Exploring is an innate human condition and today I felt a primeval urge to just explore. No time to set a course or work out a route that needed a map or indeed to jet off to the Alps, the Amazon or the Antarctic! Where I was heading for I didn’t even need to use the car or travel on a bus. All that was required was a short walk as I was heading on a meandering wander around a local country park. The catalyst for this action were rays of sun seeping through the curtains with the promise of a blue sky. This I thought would be a perfect combination to add a dimension when recording, through photography, the fleeting transition of autumn, that of leaves changing colour. Leaping out of the chair, closing the lid to my laptop and grabbing a jacket I went out of the door into autumn.
This action is also a transition, one of moving from a warm room to outdoors into a temperate climate for which I needed that jacket. Sure it wasn’t cold but cool enough to require an extra shield to allow another layer of air to be trapped. Yes, that jacket was indeed required for yet another transition associated with autumn that of the drop in temperature. Once outside I headed to cross the major road through the village, then down a footpath and over a footbridge which passes a house with an unusual window. To the side of this house the brook flows past and within a few yards I was in the fascinating environment of Meadow Park. From the outset my pace was slow as this wasn’t a physical fitness walk but one where I was engaging my mind with the view to being mentally fit.
This weekend England was a third of the way though autumn according to the astronomical calendar  but there was only a sprinkling of its effects. Just as I hoped my timing was on target to see the cusp of this transition of colour change in the leaves of trees. However, there were also a few trees that had lost some of their leaves and these were spread sporadically on the grass and scattered across the tarmac surface of the pathway. Along this first hedgerow interspaced with trees and shrubs birds were making contact calls. Unfortunately, I didn’t actually see any and with my inability to identify them by their calls they were somewhat a mystery. These bird calls reminded me of Jack Cox discussing natural navigation in “Wayfinding and the Stars” a chapter in his book “Camp and Trek” . In this he recalls when Spencer Chapman was travelling with the Inuit Indians they used the call of male Snow Buntings to locate their way back home after a seal hunting expedition. Male Snow Buntings have their own distinct call and the Inuits were able to differentiate these to enable them to make the correct turn inland from the sea to their camp. Luckily for me I didn’t need to find my way home using bird calls otherwise I would have never got back!
Leaving the tarmac path to venture off-piste I walked from grassland environments into small wooded ones and then realised these were also transitions. Hitting a small path I decided to follow this not knowing where it would take me. Continuing on this path I entered another small wooded area and suddenly I halted. There was something I saw out of the corner of my eye which begged me to stop. Backtracking a few steps I found a path at a right angle to the one I was on. Looking through the trees there was a structure and moving closer to investigate it was found to be a small railway tunnel which took on the appearance of an Inca relic from a rain forest with vines hanging down and other forms of vegetation seemingly growing out of its fabric. No doubt others have been there before me and this was evident by the graffiti on the tunnel walls but this was the first time that I had been here. Later in the day I found by chance the following quote and thought this brings into perspective why we need to explore even places on our doorstep.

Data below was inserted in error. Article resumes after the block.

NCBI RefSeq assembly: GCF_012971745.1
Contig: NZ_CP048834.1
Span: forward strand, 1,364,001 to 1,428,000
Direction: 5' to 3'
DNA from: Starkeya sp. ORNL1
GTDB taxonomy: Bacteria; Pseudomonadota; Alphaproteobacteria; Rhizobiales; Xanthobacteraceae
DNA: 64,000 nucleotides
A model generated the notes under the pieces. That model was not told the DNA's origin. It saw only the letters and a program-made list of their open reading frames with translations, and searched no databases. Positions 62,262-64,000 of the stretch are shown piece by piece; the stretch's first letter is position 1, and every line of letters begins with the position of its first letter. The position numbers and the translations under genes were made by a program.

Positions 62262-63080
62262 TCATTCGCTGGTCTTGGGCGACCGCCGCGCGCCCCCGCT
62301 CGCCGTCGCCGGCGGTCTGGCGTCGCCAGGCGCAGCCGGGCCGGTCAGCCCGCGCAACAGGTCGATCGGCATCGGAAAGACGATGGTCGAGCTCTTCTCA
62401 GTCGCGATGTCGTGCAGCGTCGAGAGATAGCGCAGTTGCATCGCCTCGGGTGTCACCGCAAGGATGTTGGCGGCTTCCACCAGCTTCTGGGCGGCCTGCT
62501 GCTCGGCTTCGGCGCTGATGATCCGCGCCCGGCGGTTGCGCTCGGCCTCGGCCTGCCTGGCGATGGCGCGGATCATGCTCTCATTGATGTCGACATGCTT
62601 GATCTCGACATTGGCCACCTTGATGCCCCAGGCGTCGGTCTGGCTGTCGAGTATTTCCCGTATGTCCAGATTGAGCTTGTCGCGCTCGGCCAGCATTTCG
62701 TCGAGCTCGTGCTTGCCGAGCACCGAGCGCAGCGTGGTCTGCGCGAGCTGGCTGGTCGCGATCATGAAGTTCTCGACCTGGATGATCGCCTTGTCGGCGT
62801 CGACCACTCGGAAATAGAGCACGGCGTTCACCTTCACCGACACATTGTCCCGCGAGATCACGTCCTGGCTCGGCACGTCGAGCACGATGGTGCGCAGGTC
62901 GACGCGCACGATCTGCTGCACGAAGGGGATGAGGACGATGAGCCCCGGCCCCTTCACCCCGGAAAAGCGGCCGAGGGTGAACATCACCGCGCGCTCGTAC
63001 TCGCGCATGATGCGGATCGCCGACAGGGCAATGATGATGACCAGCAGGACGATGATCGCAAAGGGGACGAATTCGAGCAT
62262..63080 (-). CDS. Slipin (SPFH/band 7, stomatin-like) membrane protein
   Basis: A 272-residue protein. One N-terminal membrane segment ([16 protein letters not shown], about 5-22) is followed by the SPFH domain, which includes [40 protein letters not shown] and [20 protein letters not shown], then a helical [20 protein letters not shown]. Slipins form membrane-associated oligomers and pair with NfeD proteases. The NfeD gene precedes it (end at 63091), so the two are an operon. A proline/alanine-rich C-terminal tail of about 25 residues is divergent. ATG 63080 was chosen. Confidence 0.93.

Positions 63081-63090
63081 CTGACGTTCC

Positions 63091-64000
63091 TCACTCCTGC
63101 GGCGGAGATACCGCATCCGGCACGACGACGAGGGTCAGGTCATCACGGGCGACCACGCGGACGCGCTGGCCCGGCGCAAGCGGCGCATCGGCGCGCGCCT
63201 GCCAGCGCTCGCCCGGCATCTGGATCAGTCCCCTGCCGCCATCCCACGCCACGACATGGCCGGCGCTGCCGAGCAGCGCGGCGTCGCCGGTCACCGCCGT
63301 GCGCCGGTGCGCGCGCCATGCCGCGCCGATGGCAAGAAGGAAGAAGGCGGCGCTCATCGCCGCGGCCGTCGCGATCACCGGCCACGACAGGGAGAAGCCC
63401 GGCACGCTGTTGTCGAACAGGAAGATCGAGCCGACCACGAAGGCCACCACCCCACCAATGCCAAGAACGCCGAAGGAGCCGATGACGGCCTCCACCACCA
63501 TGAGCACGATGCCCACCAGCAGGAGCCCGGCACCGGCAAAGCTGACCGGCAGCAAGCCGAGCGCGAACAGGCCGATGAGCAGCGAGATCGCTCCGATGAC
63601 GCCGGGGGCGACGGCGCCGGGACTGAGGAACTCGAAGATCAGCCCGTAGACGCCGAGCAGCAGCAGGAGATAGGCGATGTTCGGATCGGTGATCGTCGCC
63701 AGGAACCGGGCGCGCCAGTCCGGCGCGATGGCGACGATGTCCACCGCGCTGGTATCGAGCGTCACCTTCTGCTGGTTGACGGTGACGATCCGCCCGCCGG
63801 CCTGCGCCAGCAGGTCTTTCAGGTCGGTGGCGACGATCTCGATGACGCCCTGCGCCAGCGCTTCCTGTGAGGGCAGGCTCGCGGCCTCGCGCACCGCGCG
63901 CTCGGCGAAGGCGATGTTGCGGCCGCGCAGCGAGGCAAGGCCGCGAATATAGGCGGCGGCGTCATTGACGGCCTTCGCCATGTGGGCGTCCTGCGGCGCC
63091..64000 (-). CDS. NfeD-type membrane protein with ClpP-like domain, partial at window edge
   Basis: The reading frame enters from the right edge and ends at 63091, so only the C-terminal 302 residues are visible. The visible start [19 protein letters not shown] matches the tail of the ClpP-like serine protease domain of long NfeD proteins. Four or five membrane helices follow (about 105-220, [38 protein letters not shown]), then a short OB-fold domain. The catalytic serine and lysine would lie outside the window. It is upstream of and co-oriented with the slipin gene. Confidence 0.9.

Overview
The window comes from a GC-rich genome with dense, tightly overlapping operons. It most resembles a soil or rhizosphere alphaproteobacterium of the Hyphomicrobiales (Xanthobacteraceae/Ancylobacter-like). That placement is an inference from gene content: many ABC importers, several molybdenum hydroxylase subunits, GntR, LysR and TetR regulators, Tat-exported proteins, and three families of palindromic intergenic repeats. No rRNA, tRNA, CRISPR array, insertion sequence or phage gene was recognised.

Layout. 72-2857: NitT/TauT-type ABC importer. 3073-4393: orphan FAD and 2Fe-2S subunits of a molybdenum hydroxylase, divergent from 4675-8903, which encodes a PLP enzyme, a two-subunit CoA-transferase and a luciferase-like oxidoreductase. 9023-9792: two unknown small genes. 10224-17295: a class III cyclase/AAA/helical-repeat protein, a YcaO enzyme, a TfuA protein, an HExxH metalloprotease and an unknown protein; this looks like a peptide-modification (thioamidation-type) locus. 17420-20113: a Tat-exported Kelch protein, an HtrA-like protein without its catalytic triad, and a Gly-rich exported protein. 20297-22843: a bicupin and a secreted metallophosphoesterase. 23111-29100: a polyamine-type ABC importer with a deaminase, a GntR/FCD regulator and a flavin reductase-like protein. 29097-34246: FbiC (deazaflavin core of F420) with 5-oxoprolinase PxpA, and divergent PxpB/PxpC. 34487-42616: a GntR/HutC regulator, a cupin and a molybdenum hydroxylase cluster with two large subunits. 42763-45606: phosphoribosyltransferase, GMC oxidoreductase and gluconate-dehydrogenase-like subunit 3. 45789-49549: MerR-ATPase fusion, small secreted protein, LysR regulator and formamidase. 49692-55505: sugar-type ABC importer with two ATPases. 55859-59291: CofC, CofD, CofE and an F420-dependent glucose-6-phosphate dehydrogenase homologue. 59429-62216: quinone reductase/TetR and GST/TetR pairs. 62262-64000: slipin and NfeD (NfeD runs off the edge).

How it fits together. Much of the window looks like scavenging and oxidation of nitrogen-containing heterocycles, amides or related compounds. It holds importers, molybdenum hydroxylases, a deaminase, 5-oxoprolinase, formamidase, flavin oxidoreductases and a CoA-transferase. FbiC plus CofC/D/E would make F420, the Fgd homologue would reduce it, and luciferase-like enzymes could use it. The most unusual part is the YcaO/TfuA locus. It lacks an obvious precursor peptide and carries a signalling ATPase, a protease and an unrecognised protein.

“The point of going somewhere like the Napo River in Ecuador is not to see the most spectacular anything. It is simply to see what is there. We are here on the planet only once, and might as well get a feel for the place.”
Throughout the day I was constantly making observations with a view to obtaining photographs of not only colour changes to leaves but patterns of leaf fall and the juxtaposition of leaves and trees against the blue of the sky. Also anything else that caused me to stop, frame and visualise an image. These included pathways, close-ups of leaves and autumn fruits.
I so enjoyed a day of exploration that I did another wander the day after. Here though it was a more purposeful venture as the sky was even bluer and I wanted to take a few more photographs especially of that railway tunnel. After this task was accomplished on the homebound route discovery was very much by serendipity. However, perhaps this further exploration was inspired from watching Peter Jackson’s King Kong film, in particular the scenes from Skull Island, the evening before in the hope of finding either a relative of Kong or a dinosaur! The very act of exploring brings out our imagination whether it is to a far corner of our planet or a place close by.
 Autumn according to the meteorological calendar begins in September and ends in November. In the astronomical calendar, the beginning of autumn is marked by the autumn equinox which occurs around the 22 September and ends on 20th December.
 J. Cox; 1956; Camp and Trek; London; Lutterworth Press
Reference to Spencer Chapman relating to the Snow Buntings is on page 114